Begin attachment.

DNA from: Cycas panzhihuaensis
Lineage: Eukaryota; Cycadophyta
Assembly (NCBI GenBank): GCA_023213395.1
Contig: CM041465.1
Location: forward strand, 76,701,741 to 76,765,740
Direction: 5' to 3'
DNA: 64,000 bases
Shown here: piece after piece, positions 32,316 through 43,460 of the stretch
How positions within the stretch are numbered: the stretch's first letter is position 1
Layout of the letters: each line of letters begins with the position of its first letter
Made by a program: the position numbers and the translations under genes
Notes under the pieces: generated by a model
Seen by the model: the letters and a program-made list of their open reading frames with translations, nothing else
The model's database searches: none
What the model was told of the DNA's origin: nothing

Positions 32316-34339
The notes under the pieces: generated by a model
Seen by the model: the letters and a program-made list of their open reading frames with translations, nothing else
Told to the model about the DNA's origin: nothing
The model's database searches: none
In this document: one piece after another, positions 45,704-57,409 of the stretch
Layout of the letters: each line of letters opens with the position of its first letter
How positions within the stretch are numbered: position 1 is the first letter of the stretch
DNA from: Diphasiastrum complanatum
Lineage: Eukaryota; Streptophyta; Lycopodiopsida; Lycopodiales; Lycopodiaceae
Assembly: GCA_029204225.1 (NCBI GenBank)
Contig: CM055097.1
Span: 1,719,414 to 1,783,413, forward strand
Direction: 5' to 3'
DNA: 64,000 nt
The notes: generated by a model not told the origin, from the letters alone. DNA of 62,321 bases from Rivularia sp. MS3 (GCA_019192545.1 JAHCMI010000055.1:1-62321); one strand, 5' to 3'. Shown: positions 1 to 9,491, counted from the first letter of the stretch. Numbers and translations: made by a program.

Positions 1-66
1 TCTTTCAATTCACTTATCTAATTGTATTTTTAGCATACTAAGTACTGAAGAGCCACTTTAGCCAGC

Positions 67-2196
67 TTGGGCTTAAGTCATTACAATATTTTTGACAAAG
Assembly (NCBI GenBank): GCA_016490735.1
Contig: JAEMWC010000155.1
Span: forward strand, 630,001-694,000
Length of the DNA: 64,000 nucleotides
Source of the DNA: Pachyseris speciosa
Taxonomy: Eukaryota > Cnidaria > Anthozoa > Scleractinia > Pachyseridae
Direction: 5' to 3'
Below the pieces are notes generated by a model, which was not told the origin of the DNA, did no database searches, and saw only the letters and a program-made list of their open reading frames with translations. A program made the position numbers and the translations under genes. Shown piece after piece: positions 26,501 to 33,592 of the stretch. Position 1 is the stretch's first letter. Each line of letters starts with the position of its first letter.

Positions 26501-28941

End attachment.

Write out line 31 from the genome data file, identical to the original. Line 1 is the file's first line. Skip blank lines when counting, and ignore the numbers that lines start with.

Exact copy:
The notes: generated by a model not told the origin, from the letters alone. DNA of 62,321 bases from Rivularia sp. MS3 (GCA_019192545.1 JAHCMI010000055.1:1-62321); one strand, 5' to 3'. Shown: positions 1 to 9,491, counted from the first letter of the stretch. Numbers and translations: made by a program.